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Physical Fitness: Day One

I fear I could have a heart attack if I don't get into shape.

Michael David Crawford
March 17, 2007

Copyright © 2007 Michael David Crawford. All Rights Reserved.

There are many reasons why one might put off getting into shape, and I'm sure they will all be familiar to you: I don't have gym shoes, I don't have the cash to join a gym, there isn't one in a convenient location, I don't have the time.

But those aren't reasons - they're just excuses.

I used to be in very good physical condition - back in Truro I used to bicycle twelve miles every day, as well as work out at a gym. I started wearing my wedding ring on my middle finger because I had lost so much weight since my wedding that it kept slipping off my ring finger and I feared I might lose it.

I don't know what I weigh now, but the last time I checked I weighed 230 pounds. I noticed the other day that I can cup both hands under my belly - I'll be needing a belly bra for it soon.

What concerns me the most is not my weight but that any time I exert myself the least little bit, as when walking up the stairs to my office, I get out of breath. I fear I could have a heart attack if I don't do something about it.

No More Excuses, I said to myself today.


My fat belly

My Fat Belly

It is better to be shaped like a pear than to be shaped like an apple: I read a while back of a large study that found that people who had fat bellies were far more likely to have a heart attack than those who had fat butts.

This is thought to be the case not because the fat is closer to the heart, but that the kind of fat that accumulates on the abdomen is more soluble in the blood, so it is more easily transferred to the cardiac arteries.

Many of the medicines for mental illnesses are known to cause weight gain; the Zyprexa I take for my schizoaffective disorder is particularly bad this way. It's also known to cause diabetes.

I had the idea recently that I could exercise in little bits as I went about my day, by taking the stairs instead of escalators or elevators. It probably would have helped, but often I just didn't feel like dealing with it, and took the easy way out. I needed something more focussed and definite.

My bike is still back East; it will be a while yet before we can have it sent out. I've never gotten into running or using a treadmill, but at the gym back in Truro I did well at using the step machine - and there are some steps near my apartment:

I live near the Joyce SkyTrain station ( SkyTrain is Vancouver's light rail system). The platform is about twenty feet (or six metres) from the ground level. I decided today that I would run up and down the station's stairs each day.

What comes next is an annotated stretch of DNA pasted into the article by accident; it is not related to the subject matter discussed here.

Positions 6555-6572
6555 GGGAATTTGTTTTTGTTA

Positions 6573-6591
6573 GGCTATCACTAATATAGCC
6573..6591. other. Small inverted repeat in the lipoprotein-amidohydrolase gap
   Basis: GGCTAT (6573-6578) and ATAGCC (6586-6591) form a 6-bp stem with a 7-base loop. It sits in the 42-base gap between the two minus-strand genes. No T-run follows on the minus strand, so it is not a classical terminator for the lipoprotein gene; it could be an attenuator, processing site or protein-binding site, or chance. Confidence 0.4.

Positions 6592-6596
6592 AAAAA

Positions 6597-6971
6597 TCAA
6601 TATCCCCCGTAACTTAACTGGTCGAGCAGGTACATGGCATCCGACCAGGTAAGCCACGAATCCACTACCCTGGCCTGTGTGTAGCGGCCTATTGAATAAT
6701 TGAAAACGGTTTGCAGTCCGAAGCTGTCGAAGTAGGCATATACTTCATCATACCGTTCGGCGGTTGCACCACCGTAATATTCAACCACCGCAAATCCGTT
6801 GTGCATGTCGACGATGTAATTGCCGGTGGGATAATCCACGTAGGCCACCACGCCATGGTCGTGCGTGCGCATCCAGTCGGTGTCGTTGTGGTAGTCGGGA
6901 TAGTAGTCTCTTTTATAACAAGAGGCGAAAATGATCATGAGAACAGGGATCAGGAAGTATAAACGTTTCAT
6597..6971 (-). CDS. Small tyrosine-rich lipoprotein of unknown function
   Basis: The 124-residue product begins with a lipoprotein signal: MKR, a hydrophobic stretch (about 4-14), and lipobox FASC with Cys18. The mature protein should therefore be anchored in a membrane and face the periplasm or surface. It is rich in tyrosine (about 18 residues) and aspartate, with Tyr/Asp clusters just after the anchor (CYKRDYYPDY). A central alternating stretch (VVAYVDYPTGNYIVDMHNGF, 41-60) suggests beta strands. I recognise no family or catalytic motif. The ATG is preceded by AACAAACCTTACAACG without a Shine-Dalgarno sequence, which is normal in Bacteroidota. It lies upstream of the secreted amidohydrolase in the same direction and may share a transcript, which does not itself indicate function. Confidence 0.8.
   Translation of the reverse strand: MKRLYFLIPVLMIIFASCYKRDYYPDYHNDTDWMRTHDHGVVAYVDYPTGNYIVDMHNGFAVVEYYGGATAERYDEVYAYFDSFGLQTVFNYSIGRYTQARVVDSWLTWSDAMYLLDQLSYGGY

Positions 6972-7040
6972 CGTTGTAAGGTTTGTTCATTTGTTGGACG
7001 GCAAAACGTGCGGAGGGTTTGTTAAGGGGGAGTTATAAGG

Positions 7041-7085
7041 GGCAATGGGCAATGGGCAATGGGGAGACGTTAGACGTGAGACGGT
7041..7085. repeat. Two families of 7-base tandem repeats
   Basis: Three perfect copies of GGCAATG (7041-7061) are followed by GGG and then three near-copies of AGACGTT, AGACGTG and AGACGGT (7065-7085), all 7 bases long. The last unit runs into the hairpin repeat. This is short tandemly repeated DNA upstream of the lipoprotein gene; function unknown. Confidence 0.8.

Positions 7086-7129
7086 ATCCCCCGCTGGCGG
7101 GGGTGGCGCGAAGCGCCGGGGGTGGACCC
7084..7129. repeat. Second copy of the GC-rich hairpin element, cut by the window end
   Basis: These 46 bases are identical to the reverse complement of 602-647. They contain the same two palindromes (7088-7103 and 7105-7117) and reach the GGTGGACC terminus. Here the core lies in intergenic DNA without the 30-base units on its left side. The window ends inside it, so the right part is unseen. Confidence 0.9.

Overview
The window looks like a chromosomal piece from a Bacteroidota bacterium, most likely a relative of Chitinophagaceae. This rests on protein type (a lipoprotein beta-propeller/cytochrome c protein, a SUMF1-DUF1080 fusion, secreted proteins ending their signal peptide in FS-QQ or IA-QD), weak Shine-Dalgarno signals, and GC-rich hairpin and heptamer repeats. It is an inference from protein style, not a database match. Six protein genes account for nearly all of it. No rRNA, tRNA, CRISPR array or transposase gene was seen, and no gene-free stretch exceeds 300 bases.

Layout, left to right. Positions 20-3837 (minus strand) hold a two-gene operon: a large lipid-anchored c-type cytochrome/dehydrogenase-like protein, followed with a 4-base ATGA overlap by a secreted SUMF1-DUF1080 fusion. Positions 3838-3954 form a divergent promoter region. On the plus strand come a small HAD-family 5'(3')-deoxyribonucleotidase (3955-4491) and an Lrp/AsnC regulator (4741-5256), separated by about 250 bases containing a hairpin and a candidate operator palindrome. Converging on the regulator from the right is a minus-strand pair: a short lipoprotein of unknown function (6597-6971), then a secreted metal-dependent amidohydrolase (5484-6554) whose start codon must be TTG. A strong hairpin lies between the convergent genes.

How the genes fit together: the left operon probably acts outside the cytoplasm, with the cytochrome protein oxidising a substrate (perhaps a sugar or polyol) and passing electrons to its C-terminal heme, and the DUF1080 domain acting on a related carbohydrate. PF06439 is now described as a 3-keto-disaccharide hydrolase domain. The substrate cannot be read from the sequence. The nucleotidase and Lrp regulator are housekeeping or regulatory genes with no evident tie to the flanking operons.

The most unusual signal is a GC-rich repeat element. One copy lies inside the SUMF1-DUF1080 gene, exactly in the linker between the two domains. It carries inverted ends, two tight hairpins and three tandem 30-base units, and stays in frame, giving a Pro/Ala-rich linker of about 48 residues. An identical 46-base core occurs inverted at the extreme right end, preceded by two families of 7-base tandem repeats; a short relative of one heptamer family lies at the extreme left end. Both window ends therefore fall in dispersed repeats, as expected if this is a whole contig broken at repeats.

In my leather Clarks shoes, the same ones I wear to the office. I don't have gym shoes, see? Yes, I'll certainly get some, but I didn't want to let that delay me even one more day.

I was dismayed to find that my shorts, which I had not worn since I came to Vancouver, would not stay snapped shut - the snap always came undone as soon as I let go.

So I wore long pants.

It was raining and cool as I walked to the station. I counted the stairs on my first trip up: there are forty-four of them.

It didn't seem so hard going up the first time. I ran right back down and then back up again. I wondered if the other people on the stairs would think me odd for doing this, but no one said anything.

Technically, I was breaking the law: it is a "fare-paid zone" starting at the foot of the stairs. One must buy a ticket before going up to the platform and show it to transit personnel upon request. But the SkyTrain is effectively on the honor system; there are no turnstyles, and in the six months since I've been in Vancouver I have been asked for my ticket only twice. (And yes, I always buy a ticket, when I'm actually going somewhere.)

At first I intended to climb the stairs ten times. In the end I climbed only five times - two hundred twenty stairs. I think I could have gone up one, maybe two more climbs, but I think I'm better off working up to it. Tomorrow I will climb six times, and add one more climb each day for a while.

One measure of your physical fitness is how long it takes you to cool off after exercising. I didn't sweat particularly in the cool outside air, but after I came inside I sweat heavily. I lay on the couch and drank a lot of water. It took me a long time to cool off. I felt as weak as a kitten.

I do plan to join a gym next month - there are several of them downtown, not far from my office and the train stations. Eventually I will get my bike shipped out here and commute to work on it, when the weather is better.

I felt good as I showered. I feel good now for having exercised. I've done a good thing. I'm going to keep this up - every day.

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